“We all want that, but at the moment, technically, it’s not looking too likely.”

Professor Staples said ACTA had been under the impression that the antidote was “cheap, easy to administer and worked a treat”.

“But now we are finding out that it is a bit more complicated.”

He recognised that PAPP might not be widely used because of its cost and antidote issues, and the continued efficacy of 1080.

ACTA had hoped PAPP would be scheduled as an S7 poison and be more available to people in the peri-urban fringe, rather than a Restricted S7 in the same category and with the same access provisions as 1080.

PAPP’s antidote story was “oversold”, he said.

The new baits could retail for about double the cost of 1080, depending on state access methods, retailer margin and pack size.

Geographic use restrictions are expected to be similar to those for 1080.

Professor Staples said in pastoral areas he would still advise landholders use 1080 baits because they are cheaper.

“PAPP works, but at an extra cost to achieve the same end-point in the pastoral country which should still stick with 1080 baits on the large scale.”

PAPP not a ‘silver bullet’: Wild dog group chair

Chair of the National Wild Dog Action Plan stakeholder group Geoff Power said the PAPP bait for wild dogs was just another tool and was not a “silver bullet”, because of the restriction of its use to certain areas, its extra cost and the antidote issues.

“It could be handy, especially in inside areas where a working dog might take a PAPP bait and if the antidote is able to be applied within a certain time you would probably save the working dog.

“It certainly wouldn’t replace 1080, 1080 is still the main bait we will be using.”

Mr Power said the use of the PAPP baits would be restricted by the inability to distribute baits from the air.

PAPP is highly toxic not only to wild dogs but also domestic dogs, foxes, cats, and marsupial carnivores and can pose a risk to goannas, bandicoots and some birds, including ducks.

Aerial baiting is not allowed due to a lack of target-specificity.

Not can the toxin be used in peri-urban areas.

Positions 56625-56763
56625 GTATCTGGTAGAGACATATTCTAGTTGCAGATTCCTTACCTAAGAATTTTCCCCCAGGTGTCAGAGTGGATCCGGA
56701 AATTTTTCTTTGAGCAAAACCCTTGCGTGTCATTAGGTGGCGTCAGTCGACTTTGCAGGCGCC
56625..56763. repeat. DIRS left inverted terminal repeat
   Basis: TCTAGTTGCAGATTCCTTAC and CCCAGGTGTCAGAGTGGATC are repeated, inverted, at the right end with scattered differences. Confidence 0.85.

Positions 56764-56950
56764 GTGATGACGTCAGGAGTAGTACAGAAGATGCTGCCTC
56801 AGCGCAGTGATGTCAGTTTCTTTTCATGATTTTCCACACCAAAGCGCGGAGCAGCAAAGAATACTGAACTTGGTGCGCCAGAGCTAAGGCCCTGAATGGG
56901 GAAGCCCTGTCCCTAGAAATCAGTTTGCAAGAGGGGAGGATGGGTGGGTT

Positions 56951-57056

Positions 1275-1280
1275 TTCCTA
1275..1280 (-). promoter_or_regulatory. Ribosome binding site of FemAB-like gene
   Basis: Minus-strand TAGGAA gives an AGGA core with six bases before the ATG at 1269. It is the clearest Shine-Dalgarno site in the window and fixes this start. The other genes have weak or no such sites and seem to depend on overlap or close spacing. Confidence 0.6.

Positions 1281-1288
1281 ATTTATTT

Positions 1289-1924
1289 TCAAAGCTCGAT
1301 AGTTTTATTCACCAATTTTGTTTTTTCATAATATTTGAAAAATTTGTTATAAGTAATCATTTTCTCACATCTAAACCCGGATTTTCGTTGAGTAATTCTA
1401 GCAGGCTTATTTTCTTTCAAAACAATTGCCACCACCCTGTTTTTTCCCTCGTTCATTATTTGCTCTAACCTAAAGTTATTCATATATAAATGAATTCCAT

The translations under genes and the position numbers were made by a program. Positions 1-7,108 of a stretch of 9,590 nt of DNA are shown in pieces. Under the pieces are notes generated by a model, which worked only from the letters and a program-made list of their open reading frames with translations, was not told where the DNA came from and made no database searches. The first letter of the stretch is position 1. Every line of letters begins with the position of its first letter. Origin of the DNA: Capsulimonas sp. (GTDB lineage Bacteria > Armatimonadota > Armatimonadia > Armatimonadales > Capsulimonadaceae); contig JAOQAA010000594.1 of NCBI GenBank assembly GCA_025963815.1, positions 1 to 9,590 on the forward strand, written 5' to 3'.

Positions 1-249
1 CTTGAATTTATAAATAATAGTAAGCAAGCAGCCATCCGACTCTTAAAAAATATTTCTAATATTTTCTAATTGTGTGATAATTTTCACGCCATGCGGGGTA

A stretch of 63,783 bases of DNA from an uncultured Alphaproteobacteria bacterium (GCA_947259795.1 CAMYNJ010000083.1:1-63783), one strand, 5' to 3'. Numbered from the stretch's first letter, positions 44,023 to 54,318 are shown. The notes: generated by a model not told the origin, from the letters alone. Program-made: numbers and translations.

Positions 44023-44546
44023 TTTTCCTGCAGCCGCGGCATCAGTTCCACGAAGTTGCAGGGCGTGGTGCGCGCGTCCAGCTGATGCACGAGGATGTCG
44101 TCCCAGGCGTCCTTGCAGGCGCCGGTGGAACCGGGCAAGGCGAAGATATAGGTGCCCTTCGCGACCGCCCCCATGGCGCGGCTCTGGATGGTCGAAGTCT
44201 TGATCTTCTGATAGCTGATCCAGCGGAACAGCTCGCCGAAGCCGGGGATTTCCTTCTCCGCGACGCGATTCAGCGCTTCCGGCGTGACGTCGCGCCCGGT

Wild-dog control measures for landholders would still rely on cluster and dog fence maintenance in SA, NSW and Queensland, and collaboration with neighbours on baiting and other control measures, he said.

“Baiting with 1080 is still important and trapping cunning dogs that don’t take baits – it’s not replacing anything, it is just an add-on to what we’ve already got.”

Mr Power said if PAPP users had a good relationship with their veterinarian it would make sense for the landholders to be able to administer the antidote.

“I can’t see why we can’t do that with the PAPP antidote.

“If it is half an hour, who can get to a vet in half an hour?” he said.

“I don’t think it will be used widely at this stage.

“Firstly, there is the cost of it and secondly, the great advantage of being able to apply an antidote isn’t available unless you can actually apply it yourself.”

Farmer access to PAPP antidote “the way to go”

Queensland sheep and cattle producer and member of the Southern Downs Wild Dog Advisory Group Ben Cory said the state’s livestock producers were hoping PAPP would help with wild dog control as a more fast-acting humane poison.

Farmer access to the PAPP antidote would “be the way to go in the long run”, he said.

In pastoral areas there would be insufficient time to get a poisoned dog to a veterinarian and owners also had to be vigilant to notice if their dog took a PAPP bait, Mr Cory said.

Field trials show ACTA baits work

The new baits had proven to be highly effective in extensive field trials around Australia, Professor Staples said.

The PAPP chemical had been shown to be absorbed quickly from specially designed wild dog and fox baits developed by ACTA.

AWI On Farm Program manager Ian Evans said he was extremely pleased to see that the major R&D investment had resulted in an ‘on the ground’ product that farmers and land managers could use in addition to other wild dog and fox control measures.

“Wild dogs and foxes cause significant financial hardship not only to wool producers but to all livestock producers in Australia.

“Losses can exceed hundreds of millions of dollars to the agricultural industry and AWI is committed to supporting innovative R&D projects in this area.”